Posts tagged ‘feeding therapy’

Holding Pattern

My goal at this point is to kind of just get through the holidays. Before C was born, I was all about the holidays. Starting with a pumpkin carving party for Halloween-to a massive feast on Thanksgiving-to decorating everything that moved for Christmas, I lived for October 1 to January 1. But this year, I’m just not in the mood. I am not in a bad mood, but I have realized that I would rather just “be” than pretend as though things are normal when they are most definitely not.

Like so much with C, things slowly started to change after his birth, and our holidays changed just like everything else. C was terrified of Halloween. Literally terrified. Pumpkin faces and costumes freaked him out, even the happy ones. In later years, he enjoyed trick or treating (even though he didn’t like candy) just to bang on people’s doors and get something from them. But slowly over time, my Halloween decorations were put away, and eventually just given away.

Thanksgiving was even more of a non-event with C because he simply didn’t eat. I have talked about his sensory issues with food many a time here, and they really impacted family gatherings. It took years for him to be able to eat around other people, and he still struggles with it to this day. His feeding therapist always told us eating was the second most difficult thing for the human body to do next to sex. Eating involves so many sensations that are overpowering for sensory challenged kiddos. True that, we have found.

Christmas? It was a bit better, especially given C firmly believed in Santa until well into middle school, which I loved. Yet he was all about the material gifts, which I didn’t love so much. When a kid starts saying, “Just give me cash, it’s easier,” it sort of takes the meaning and fun out of it. He enjoyed the spirit of giving at first, but even that faded over time.

Still, preserving traditions was very important to me, and I kind of mourned the lack of them in our home. I grew up with very entrenched holiday traditions, and I envisioned my own family being that way as well. Like so many other things, that has not happened for us, despite early efforts to make it so. I eventually kind of gave up, and felt somewhat resentful for it.

This year? I am oddly grateful for a newfound awareness. With C away and everything feeling so strange, I have realized it is not about the pumpkins, the feast, or the tree. I am not opposed to those things, but they just don’t mean as much to me anymore. I was caught up – not in the stuff as much as in doing the stuff. Right now? I’m pretty content with my 24/7 Christmas carols and reveling in the recent snow. Watching the birds at the feeder, smelling the scented pine cones I picked up at the store, and peppermint hot chocolate are filling my soul more than enough this year.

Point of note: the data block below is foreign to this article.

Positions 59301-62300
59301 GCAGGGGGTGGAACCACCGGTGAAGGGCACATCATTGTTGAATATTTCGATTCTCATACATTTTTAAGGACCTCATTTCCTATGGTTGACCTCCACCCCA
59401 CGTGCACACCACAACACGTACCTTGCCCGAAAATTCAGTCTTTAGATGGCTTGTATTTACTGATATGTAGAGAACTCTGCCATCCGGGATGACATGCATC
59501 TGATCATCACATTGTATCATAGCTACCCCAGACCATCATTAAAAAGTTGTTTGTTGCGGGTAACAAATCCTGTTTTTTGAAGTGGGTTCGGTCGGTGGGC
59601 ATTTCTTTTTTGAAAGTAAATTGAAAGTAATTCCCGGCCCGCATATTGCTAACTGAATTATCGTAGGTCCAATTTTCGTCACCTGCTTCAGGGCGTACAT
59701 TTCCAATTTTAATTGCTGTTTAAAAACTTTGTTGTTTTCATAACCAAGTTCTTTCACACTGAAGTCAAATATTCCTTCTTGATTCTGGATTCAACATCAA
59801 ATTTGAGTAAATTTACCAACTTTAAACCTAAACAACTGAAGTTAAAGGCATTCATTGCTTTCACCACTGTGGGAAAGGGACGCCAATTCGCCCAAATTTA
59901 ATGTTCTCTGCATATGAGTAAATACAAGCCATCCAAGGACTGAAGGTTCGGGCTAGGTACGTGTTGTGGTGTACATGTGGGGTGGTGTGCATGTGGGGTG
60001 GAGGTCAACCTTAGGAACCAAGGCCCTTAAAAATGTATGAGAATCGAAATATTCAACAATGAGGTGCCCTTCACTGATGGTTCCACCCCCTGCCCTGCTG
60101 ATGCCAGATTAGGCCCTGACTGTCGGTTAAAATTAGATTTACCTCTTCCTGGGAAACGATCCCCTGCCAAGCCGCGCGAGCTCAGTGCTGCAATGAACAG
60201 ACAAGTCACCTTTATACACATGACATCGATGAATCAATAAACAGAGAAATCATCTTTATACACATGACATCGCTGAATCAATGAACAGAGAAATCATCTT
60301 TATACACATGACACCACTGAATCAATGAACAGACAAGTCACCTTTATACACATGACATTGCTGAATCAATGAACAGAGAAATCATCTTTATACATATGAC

December 2, 2018 at 6:00 pm 2 comments

A little Thanksgiving miracle

     I write a lot about C’s eating challenges, and it’s partly because it is one of the biggest struggles we face, but it’s also the most unusual to people who know nothing about it. It’s the kind of thing you never think about unless it’s a problem. And if it’s a problem, then it’s usually an overwhelming problem. People don’t understand why we can’t take C to a restaurant, and I usually let them think it’s his dietary restrictions that keep us away. But that we could work around. It’s the more incomprehensible issues that make restaurants problematic. For a child who can tell the difference between brands of peanut butter, won’t eat a raspberry if it’s unusually large, and eats mostly only single ingredient foods, restaurants are pretty much inaccessible. C will eat one particular brand of deli meat chicken, but putting it on bread for a sandwich makes it an entirely new food, one that requires much effort to add it to the list of things C will eat. And putting it together with avocado or tomatoes, some of his new “preferred” foods, is even more forbidden.

     You can therefore imagine my surprise when he requested a burrito for dinner tonight. Husband and I throw all kinds of things on tortillas, so it’s familiar to C, but his actually eating a burrito is something I didn’t expect for years to come. He won’t eat salsa (too many ingredients and a combination texture that is distasteful to him), and mixing beans and rice would certainly be taboo. Hesitantly, I asked him what he’d like on his burrito, expecting him to give me a single ingredient. “Guacamole (his word for avocado), tomatoes, rice, beans, salt and pepper.”